In J.D. Salinger's The Catcher in the Rye, Holden experiences symptoms of containing bipolar disorder. One of the many symptoms he contains is that the 16 year old can go from being in a calm, quiet state to being extremely agitated. Holden met up with his younger sister Phoebe and told her about how he was going to travel west to start over with his life where no one knows him, meanwhile he didn't want her going with him, she persisted. During this situation he said "'You're not going. Now, shut up! Gimme that bag,' I said. I took the bag right off her. I was almost set to hit her. I thought I was really going to smack her for a second." (Salinger 206). This situation proved how extreme Holden's anger can get to. He was completely calm before his naive younger sister said she was going to be going with him when he traveled west. Holden also went to drop a note off at his younger sister's school and he saw something that made him extremely angry. In this moment he thought "I saw something that drove me crazy. Somebody'd written 'Fuck you' on the wall. It drove me damn near crazy...I kept wanting to kill whoever'd written it." (Salinger 201). A bipolar individual also experiences sudden mood changes, some more severe than Holden's. A bipolar individual can be in a calm situation whether it be at home with family or it be in the middle of a grocery store, something can trigger this out burst. The outburst are not always involved with anger, a bipolar person can experience manic episodes of sadness, anger, or possibly bursts of happiness. (NIMH). Holden and a bipolar individual are very similar because they both experience extreme mood changes, both Holden and a person suffering from bipolar disorder also do not notice how extreme and sudden their mood changes can be. Holden experiences very sudden mood changes in calm situations or when something could take away the innocence of a young one. Extreme agitation is a symptom of having bipolar disorder. Which is why Holden should be diagnosed with this mental disorder.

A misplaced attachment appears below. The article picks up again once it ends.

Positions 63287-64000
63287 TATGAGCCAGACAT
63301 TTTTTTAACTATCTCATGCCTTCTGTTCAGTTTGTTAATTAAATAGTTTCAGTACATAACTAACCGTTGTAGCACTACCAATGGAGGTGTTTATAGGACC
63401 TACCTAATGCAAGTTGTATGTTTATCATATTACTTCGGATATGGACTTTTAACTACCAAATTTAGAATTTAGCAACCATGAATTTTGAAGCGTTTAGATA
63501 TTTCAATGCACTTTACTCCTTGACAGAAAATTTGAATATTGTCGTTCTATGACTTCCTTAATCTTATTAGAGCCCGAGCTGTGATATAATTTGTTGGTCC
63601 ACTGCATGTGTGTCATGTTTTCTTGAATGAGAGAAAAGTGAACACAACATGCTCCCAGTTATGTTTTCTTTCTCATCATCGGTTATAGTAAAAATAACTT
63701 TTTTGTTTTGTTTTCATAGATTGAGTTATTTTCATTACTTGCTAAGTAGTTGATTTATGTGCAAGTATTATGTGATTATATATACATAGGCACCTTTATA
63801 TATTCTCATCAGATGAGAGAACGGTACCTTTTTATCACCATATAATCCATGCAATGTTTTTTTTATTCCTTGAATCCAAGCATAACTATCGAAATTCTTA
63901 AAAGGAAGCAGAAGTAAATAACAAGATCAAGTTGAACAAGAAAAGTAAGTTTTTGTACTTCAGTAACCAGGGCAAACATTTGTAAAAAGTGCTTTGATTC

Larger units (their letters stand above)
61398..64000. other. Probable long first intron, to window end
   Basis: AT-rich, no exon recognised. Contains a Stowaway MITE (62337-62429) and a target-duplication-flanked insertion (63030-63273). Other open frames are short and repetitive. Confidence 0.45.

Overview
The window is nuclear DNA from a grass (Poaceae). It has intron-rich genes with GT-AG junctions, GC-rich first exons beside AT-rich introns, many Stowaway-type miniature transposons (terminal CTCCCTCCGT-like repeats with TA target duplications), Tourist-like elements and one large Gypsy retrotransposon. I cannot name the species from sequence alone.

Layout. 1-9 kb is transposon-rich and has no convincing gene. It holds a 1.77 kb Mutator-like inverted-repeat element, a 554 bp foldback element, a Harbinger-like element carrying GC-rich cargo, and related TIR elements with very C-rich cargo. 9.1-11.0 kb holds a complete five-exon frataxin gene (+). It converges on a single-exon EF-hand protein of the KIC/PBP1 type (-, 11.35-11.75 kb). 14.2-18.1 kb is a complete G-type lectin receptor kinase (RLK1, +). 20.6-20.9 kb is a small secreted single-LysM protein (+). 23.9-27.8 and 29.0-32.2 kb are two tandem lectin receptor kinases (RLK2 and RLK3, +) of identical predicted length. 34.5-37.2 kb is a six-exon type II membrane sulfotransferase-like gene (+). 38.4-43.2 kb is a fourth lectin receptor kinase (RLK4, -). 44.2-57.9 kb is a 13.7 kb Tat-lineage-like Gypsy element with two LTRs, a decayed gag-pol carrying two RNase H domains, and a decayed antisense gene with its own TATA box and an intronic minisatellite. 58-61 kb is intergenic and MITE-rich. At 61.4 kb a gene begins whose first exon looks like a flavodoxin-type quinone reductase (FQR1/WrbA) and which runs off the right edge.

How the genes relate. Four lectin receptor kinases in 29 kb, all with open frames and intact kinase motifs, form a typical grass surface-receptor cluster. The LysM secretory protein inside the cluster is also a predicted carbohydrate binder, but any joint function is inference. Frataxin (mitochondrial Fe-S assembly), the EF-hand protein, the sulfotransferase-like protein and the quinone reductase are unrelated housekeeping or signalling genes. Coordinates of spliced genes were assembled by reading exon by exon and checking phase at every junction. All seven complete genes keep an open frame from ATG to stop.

In Salinger's The Catcher in the Rye, Holden suffers from Bipolar Disorder exhibiting symptoms of suicidal thoughts and constant agitation or being very "touchy." On several occasions Holden suffers from severe suicidal thoughts. He will fantasize about his own funeral, then be scared to die and beg/pray for his dead brother to keep him safe and to not allow him to disappear. On several other occasions Holden experiences drastic mood changes, most of the time them being anger or agitation. He is easily triggered by things that could possibly take away the "innocence" of young children. And by innocence he means the pureness of children, because most of the time they haven't experienced the bad parts of the world yet and Holden knows this. He often will go from calm and collected then he will see something or hear something that triggers him, on one occasion he wanted to hit his younger sister because of the amount of anger he was feeling towards her. He also on another occasion wanted to kill the person who wrote foul language on the wall of his younger sister's school. Holden's diagnoses is that he suffers from Bipolar Disorder, with severe suicidal thought and extreme anger in sudden situations.

Works Cited

“Bipolar Disorder.” National Institutes of Health, U.S. Department of Health, April 2016, www.nimh.nih.gov/health/topics/bipolar-disorder/index.shtml. Accessed 29 Jan. 2017.

Salinger, J.D. The Catcher in the Rye, Little, Brown, and Company, 1951.


Created with images by WerbeFabrik - "child play playground" • samhsloan@gmail.com - "catcher-in-the-rye-cover" • 50 Watts - "Randy McKee, The Catcher in the Rye (entry for the 50 Watts' Polish Book Cover Contest)" • FrankWinkler - "new york skyline manhattan"